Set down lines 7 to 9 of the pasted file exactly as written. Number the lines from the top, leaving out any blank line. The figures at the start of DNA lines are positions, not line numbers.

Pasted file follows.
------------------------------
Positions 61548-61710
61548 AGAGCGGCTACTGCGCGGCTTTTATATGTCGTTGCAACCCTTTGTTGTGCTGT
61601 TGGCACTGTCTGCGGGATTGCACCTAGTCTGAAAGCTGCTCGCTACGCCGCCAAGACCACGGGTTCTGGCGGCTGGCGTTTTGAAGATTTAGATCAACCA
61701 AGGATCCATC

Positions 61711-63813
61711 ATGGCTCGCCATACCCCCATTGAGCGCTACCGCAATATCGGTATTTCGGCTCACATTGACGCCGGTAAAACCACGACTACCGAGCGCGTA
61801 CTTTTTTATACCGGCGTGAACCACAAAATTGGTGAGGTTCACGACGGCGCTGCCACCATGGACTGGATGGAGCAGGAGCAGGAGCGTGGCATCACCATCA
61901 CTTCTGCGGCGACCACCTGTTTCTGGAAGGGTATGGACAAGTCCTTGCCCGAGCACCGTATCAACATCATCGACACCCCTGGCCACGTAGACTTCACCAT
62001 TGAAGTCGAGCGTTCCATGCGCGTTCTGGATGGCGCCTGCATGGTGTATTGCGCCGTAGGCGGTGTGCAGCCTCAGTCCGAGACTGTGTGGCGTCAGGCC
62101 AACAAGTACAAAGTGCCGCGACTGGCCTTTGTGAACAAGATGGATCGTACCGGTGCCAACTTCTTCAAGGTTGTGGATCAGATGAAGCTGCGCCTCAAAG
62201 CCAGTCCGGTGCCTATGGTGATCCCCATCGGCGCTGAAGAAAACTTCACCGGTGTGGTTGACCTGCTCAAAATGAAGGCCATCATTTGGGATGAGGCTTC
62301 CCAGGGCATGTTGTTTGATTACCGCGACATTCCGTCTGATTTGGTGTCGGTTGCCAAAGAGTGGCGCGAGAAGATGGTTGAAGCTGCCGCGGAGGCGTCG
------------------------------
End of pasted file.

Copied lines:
61801 CTTTTTTATACCGGCGTGAACCACAAAATTGGTGAGGTTCACGACGGCGCTGCCACCATGGACTGGATGGAGCAGGAGCAGGAGCGTGGCATCACCATCA
61901 CTTCTGCGGCGACCACCTGTTTCTGGAAGGGTATGGACAAGTCCTTGCCCGAGCACCGTATCAACATCATCGACACCCCTGGCCACGTAGACTTCACCAT
62001 TGAAGTCGAGCGTTCCATGCGCGTTCTGGATGGCGCCTGCATGGTGTATTGCGCCGTAGGCGGTGTGCAGCCTCAGTCCGAGACTGTGTGGCGTCAGGCC